Magnatone Guitars!

New for Fall 2013, a complete guide to Magnatone guitars and the stories behind them!

1938-1960 Steel Guitars

1956-1963 Bigsby/Barth Era

1964-1966 Starstream Era


The Estey Era

In 1961 the Magnatone amplifiers were rebranded Magnatone by Estey when Magna Electronics became Estey Electronics (see "History" for more about this change). In keeping with rebrands, model names and appearances changed, but circuits, for the most part, remained the same. Reverb was added to some units.

The redesign was pushed to meet the 1961 NAMM show, where Stan Green and the new Estey execs wanted to roll out the new amps, the ORCOA by Estey reed organs, and the Estey electric organs all at once. The Custom 200 Series names were bumped from the 200's to 400's, and all the small non-200's were brought into the 400's as well (This was part of a bigger plan at Estey. Existing organ lines, as well as some new lines were being aligned in series groups 200, 300, 500, 900).

The smallest amp was the 5 watt 410 and the largest was the stereo/stereo Vibrato 480, and in between were the 413, 425, 440, 450, and 460 models. Estey also operated as an OEM (orginal design manufacturer) for several accordion manufacturers and a few of these models were built and sold under names like PANameric, Noble, and Titano. While these amplifiers weren't sold under the Magnatone name after 1963, they were under these other brands for a few more years.


Jack Bartholomew was first hired at Magna in 1956, and was promoted to Chief Design Engineer to 1961. Ralph Greer was an engineer hired about that time as well. Fred Krueger was also an important engineer at Estey in those days, and the use of transistors in these amplifiers was likely Krueger's handiwork.


In a 1962 Catalog, Magnatone made an cute sixties-esque move and gave each of the 400 series amps a Greek mythology name. The names were as follows: Jupiter (262), Diana (410), Centaur (413), Clio (415), Athene (435), Mercury (440), Juno (450), Victory (460), and Venus (480).


The new executives at Estey, Green, Knasick, and Souwiene were not guitar guys, in fact, they weren't even musicians. As far as market direction and sales ideas were concerned, they had to rely on the advice of others. Their sales distributor network at the time had a few big players in the accordion market, namely, Ernst Deffner of Deffner/PANcordion/Titano, and Carlo Gasparitti of Imperial. These guys were were selling lots of rebadged Magnatone amps to accordion players, and providing feedback to the Estey Long Island execs that the accordion market was continuing to grow. At the same time, Estey hired Roy Hunt, a kindly older fellow who was an organ and accordion guy, but not so much a guitar guy.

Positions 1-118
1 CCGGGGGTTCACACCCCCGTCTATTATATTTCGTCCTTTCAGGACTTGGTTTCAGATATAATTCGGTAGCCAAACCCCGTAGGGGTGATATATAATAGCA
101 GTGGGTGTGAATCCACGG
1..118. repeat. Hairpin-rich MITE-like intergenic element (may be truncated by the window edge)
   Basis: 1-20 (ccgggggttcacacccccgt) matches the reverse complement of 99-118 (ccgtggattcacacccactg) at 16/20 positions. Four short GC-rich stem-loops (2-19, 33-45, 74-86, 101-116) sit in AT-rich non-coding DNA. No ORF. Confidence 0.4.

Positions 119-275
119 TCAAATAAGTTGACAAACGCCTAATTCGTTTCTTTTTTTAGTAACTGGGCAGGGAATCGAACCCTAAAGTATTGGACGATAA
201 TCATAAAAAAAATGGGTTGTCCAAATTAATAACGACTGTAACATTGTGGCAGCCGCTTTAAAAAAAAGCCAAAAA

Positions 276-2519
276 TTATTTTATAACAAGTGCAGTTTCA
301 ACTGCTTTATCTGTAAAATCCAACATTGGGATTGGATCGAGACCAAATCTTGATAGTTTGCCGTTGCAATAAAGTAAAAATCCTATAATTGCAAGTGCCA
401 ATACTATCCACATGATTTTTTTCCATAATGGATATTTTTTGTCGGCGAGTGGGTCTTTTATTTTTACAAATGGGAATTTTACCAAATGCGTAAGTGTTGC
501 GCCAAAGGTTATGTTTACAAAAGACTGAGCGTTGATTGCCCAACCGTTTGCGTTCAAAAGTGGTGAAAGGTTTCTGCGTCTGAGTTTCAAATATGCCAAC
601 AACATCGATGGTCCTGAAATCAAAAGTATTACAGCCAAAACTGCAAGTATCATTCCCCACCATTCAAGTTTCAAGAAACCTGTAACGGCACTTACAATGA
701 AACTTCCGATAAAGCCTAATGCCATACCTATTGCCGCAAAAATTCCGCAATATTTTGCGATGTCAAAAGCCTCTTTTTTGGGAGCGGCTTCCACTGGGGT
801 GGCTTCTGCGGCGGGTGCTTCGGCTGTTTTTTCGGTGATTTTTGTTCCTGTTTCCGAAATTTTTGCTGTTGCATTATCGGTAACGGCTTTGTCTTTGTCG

Of course, a guitar and an accordion have the similar output characteristics and a single amplifier design can do both. But from the point of view of the musician, there is another fundamental aspect of an amplifier that plays a huge part in who is going to buy it: styling. The basic styling of the 400 series might have been hip for guitarists in 1957, but by 1963, especially after being re-clad in a brown motif, was staid and conservative. This was so much the case that when engineer Tony Price was hired in 1962, the 400 series was decribed to him by other Estey engineers as accordion amps.

Replaced in late 1963

The 400 series was replaced in late 1963 by the 1964 Custom Series, however many of the OEM buyers (Imperial, Titano, Noble, etc) preferred the traditional styling of the 400 series, and Estey continued to build models specifically for those buyers.



for a complete history of Magnatone..




Except where otherwise noted, text/written content on this site is licensed under a Creative Commons Attribution 3.0 License.
Creative Commons License

web mechanics: text-to-html with Markdown, css handled with Blueprint, glued together with PHP